It's tough enough that Spider-Man has to battle three villains while trying to sort out his love life in his latest big screen adventure, but he also is carrying the weight of the movie world on his shoulders.
When The Amazing Spider-Man 2 opens Friday, it will officially kick off the 2014 summer movie season — a spirited four-month barrage of big-budget offerings looking for box office supremacy.
This is the third time a Spider-Man movie has kicked off the summer movie season, a weekend that always coincides with the Kentucky Derby: Spider-Man and Spider-Man 3, both starring Tobey Maguire, did it in 2002 and 2007.
Andrew Garfield, the man behind the Spider-Man mask in this series reboot, says he doesn't feel any added pressure being the opening act for the summer.
This year, the summer offerings include big-budget action movies, comedies, romances and special effects-heavy films, and Garfield's film has all of those elements.
"The beauty of what I do is I just get to let it go," Garfield says. "I do my job and then let people have their feelings about the movie. I don't have to ram it down their throats. All I can do is leave everything I've got in the film. It's like an athlete. They can't score 50 points every game. So, you learn to take the ups and downs. None of that means anything as long as I've done everything I can while making the movie."
He has a calm way of looking at the profession he fell in love with when he was 16. That doesn't change the fact that his film follows a string of comic book-inspired movies that started their respective summer seasons dating back to 2007.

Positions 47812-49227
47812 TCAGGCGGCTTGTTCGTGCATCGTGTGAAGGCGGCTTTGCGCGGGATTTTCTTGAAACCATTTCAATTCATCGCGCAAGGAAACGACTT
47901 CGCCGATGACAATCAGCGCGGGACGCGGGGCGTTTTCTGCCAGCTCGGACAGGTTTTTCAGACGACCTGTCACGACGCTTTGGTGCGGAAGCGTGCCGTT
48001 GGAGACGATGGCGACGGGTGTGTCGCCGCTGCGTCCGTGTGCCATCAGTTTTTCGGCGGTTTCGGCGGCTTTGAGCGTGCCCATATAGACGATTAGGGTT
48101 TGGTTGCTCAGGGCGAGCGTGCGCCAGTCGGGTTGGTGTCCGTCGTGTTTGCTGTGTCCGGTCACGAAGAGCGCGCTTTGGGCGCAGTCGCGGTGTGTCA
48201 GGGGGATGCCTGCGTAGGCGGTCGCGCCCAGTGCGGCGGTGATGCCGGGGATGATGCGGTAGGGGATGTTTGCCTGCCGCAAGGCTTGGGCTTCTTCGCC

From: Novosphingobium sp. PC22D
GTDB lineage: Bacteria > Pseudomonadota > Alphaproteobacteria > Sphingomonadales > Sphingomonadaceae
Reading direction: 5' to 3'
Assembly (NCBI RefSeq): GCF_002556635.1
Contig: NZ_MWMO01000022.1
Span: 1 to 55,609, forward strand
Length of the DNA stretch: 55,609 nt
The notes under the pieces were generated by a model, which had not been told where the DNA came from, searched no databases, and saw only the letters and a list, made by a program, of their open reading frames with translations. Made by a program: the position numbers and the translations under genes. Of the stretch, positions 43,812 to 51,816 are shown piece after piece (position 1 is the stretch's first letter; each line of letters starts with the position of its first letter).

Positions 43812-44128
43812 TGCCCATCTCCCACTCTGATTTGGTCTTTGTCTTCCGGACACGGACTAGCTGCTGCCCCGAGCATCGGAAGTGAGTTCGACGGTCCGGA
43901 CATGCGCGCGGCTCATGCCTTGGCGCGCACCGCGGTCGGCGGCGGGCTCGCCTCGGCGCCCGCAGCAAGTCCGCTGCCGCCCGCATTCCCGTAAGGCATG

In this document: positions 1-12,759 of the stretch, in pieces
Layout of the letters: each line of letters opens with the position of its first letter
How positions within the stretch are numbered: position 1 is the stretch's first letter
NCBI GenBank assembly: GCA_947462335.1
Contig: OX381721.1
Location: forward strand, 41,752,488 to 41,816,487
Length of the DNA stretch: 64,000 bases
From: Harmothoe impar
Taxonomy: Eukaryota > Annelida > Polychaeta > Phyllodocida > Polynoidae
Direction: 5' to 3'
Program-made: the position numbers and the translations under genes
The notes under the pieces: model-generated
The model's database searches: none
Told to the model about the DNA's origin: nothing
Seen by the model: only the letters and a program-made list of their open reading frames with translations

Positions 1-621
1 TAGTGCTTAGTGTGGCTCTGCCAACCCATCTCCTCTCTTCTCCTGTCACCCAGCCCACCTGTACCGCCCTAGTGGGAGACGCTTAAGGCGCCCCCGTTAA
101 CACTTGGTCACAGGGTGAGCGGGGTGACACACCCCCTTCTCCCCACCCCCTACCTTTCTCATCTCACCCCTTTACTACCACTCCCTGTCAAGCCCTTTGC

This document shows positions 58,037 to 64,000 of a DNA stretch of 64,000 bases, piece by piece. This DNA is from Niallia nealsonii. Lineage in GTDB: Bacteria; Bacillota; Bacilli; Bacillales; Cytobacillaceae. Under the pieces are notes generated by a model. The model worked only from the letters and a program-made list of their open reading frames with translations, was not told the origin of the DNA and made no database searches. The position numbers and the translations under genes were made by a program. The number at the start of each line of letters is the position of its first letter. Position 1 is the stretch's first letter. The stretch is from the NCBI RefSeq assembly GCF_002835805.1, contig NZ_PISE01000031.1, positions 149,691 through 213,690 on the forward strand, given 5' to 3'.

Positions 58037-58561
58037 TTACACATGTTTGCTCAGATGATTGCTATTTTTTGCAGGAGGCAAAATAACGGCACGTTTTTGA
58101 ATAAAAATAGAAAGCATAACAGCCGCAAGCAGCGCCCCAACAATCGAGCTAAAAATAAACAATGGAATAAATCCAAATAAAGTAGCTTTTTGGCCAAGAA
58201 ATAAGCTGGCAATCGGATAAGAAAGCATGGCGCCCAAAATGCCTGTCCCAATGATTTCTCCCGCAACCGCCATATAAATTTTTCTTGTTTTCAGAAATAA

The summer movie season is important to studios because of the profits generated by mega movies. Six of the top 10 box office hits of 2013 were released between the beginning of May and Labor Day. Last year's summer season opener, Iron Man 3, was the highest grossing movie of the year, taking in about $409 million.
It's natural that Amazing Spider-Man 2 would lead the way this year. The first Amazing Spider-Man opened July 3, 2012, and took in more than $262 million, despite dealing with some big problems.
"We really struggled with the first film," Garfield says. "The situation with the script was always in flux, and in the end it was really patched up and sewn together. I didn't sleep very much. It was hard to identify one voice for Peter. This time, we had a full script when we started."
The patchwork writing was avoided because Alex Kurtzman and Roberto Orci wrote the screenplay. The pair have established themselves in the genre with their work on projects ranging from the big-screen Star Trek to TV's Fringe.
Their script brings together the rumble of a big action movie, with Spider-Man battling Electro (Jamie Foxx), Rhino (Paul Giamatti) and Green Goblin (Dane DeHaan), plus the continuing battle to work out his relationship with Gwen Stacy (Emma Stone).
Garfield's confidence in the sequel also comes from humor he gets to do as the wise-cracking superhero.
"We were restricted in the first one, and that made it hard to explore that side of the character," he says. "This time we really get into the whole teenage rebellion idea. There's a kind of joy to the way I get to play the character, and that joy was something we all agreed this movie needed."
Opening up the summer movie season is nothing compared to taking on a comic book character that has legions of fans. Garfield, 30, says he has handled the pressure by focusing on the work, which was easy since he's been a fan of the character since he was 3. His first Halloween costume was Spider-Man.
Garfield says he doesn't worry about the opinions of others. Staying true to his own commitment and vision is what matters, he says.
"Our duty as actors is to put our soul into the work rather than reflect the soul of everyone else. If you try to do the appeasing game, you are going to get further away from the truth," says Garfield, who loves everything about playing Spidey.
"I love being the mess of Peter Parker and by extension of being Spider-Man. He is a flawed superhero. He's a kid and imperfect. I can appreciate all aspects of the role," he says. "I haven't changed playing the character. The opportunities are different and fantastic. But, I don't feel I've changed at all.
"I feel blessed by getting this role."